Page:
You can never NOT connect.
This is the subtle message of the pips. I’ve already written about the subtle power of the trumps, but where the pips are concerned, what I find utterly fascinating is the fact that when the suits connect to the function of the trumps, or simply interconnect when no trumps are in the picture, what they do is teach a lesson in temporal and spatial awareness.
What I’m saying is this: All pip cards can be understood in terms of how we also understand temporal and spatial metaphors in a structural, binary, and numerical order: inside/outside, up/down, far/near, strong/soft, fast/slow, here/there, a little/a lot, sharp/dull, moveable/immovable, and so on – and yes, the latter, ‘and so on’ is also very much a representative of what pip cards can also act as: as conjunctions, appositions, pauses, ellipsis, and adjectival and adverbial modifiers, including objections of this type: ‘yes, but’, and so on. You get the picture.
As I’ve already written a ton about this, and I don’t want to merely repeat myself, I want to make this explicit point:
When you read cards in line, something a lot of people find strenuous, what you do is actually activate this type of vocabulary, rather than the one that prioritizes lists of meanings devoid of the dynamic power of connecting.
Connecting 13 cards in 1o seconds
Let me give a concrete example.
I’ll read below a classical square of 13 cards from the French tradition, where the first card either emphasizes the significator, or is about the theme of the reading when no question is asked.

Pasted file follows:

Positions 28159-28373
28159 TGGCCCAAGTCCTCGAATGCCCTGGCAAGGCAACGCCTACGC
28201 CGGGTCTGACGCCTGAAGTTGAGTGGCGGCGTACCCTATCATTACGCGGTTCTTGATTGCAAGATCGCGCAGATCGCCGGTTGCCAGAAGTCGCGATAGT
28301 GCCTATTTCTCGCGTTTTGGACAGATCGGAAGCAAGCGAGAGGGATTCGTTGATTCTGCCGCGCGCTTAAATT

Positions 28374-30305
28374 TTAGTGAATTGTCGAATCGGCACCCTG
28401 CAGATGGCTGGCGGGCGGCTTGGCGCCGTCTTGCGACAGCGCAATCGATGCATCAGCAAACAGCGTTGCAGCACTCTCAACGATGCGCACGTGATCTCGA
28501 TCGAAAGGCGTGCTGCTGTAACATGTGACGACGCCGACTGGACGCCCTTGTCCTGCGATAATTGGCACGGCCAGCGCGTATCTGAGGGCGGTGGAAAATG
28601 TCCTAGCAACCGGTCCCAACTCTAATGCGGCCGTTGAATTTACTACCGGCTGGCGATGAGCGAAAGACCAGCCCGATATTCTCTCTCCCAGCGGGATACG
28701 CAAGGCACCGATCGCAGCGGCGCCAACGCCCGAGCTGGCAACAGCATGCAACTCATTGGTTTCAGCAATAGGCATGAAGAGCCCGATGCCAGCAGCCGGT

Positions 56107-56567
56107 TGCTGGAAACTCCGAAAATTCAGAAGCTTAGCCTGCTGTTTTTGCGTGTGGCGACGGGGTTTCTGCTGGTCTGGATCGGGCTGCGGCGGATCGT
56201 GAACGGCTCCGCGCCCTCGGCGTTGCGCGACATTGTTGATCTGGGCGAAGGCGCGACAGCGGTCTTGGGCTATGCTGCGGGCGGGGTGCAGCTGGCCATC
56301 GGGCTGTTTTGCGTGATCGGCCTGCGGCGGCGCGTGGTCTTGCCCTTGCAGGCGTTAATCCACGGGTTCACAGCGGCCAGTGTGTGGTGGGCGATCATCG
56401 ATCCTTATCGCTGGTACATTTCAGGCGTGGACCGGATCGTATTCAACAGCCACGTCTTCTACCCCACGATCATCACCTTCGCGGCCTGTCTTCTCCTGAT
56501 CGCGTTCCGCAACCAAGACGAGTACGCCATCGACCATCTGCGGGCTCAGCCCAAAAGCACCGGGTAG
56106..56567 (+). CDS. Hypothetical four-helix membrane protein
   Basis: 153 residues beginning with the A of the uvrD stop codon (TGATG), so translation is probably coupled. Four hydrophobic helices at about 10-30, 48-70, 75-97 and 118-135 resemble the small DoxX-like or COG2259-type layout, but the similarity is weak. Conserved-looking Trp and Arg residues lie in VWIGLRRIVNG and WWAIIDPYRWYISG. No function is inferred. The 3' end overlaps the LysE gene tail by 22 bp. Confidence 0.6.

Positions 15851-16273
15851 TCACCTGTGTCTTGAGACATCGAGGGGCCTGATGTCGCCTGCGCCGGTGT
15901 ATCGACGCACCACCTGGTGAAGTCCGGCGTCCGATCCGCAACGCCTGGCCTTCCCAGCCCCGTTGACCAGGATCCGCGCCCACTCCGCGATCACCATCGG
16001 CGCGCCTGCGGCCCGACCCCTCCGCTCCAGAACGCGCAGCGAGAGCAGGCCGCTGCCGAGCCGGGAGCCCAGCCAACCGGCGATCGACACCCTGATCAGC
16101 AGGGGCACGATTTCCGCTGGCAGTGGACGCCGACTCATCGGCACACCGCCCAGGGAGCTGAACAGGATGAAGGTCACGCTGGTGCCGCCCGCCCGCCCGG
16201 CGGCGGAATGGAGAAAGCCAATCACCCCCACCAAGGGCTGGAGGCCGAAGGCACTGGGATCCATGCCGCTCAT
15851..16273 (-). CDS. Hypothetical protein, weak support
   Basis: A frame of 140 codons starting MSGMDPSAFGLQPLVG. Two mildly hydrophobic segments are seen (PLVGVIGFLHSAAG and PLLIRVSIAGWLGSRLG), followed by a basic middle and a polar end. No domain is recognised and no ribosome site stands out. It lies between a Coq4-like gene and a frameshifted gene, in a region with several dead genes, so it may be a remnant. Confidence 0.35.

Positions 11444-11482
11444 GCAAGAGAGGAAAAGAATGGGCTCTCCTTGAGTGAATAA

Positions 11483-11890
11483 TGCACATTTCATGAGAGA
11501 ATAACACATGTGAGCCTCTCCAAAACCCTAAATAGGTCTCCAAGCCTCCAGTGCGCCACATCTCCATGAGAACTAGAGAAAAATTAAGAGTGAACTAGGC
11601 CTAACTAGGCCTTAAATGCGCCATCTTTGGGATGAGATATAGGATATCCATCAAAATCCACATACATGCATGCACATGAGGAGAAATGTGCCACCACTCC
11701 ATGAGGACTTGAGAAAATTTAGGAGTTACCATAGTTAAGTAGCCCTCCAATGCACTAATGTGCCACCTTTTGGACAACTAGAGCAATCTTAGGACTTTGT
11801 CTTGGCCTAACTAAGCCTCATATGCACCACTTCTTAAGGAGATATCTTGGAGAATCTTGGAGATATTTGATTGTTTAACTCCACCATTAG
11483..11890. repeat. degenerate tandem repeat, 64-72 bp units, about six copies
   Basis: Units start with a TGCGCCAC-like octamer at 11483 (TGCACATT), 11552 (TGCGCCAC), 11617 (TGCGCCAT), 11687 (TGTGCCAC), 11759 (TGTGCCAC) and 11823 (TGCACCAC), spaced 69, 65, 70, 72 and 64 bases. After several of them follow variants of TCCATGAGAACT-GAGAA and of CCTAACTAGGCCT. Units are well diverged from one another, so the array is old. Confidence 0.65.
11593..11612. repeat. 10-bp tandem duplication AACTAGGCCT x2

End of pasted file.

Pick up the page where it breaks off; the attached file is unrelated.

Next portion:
In my case here, and unlike my regular practice, I let the first card determine the theme. The card at the bottom is the surprise. I always read this as a full stop or as a punchline to the narrative that I come up with.
I won’t unpack the reading, as I normally do in the context of a class, but rather just go for it, with complete disregard for standard symbolic meanings (obviously I’m well-aware of the fact that metaphors are also ‘meanings’ since they are part of linguistic conventions, but what I’m interested in here is more what we do with words rather than what words with do us).
Therefore, the only thing that interests me is sticking to the commonsensical knowledge of what I can logically infer is the function of each suit:
To drink with the cups, to transact with money, to build with batons, and to stab with the swords.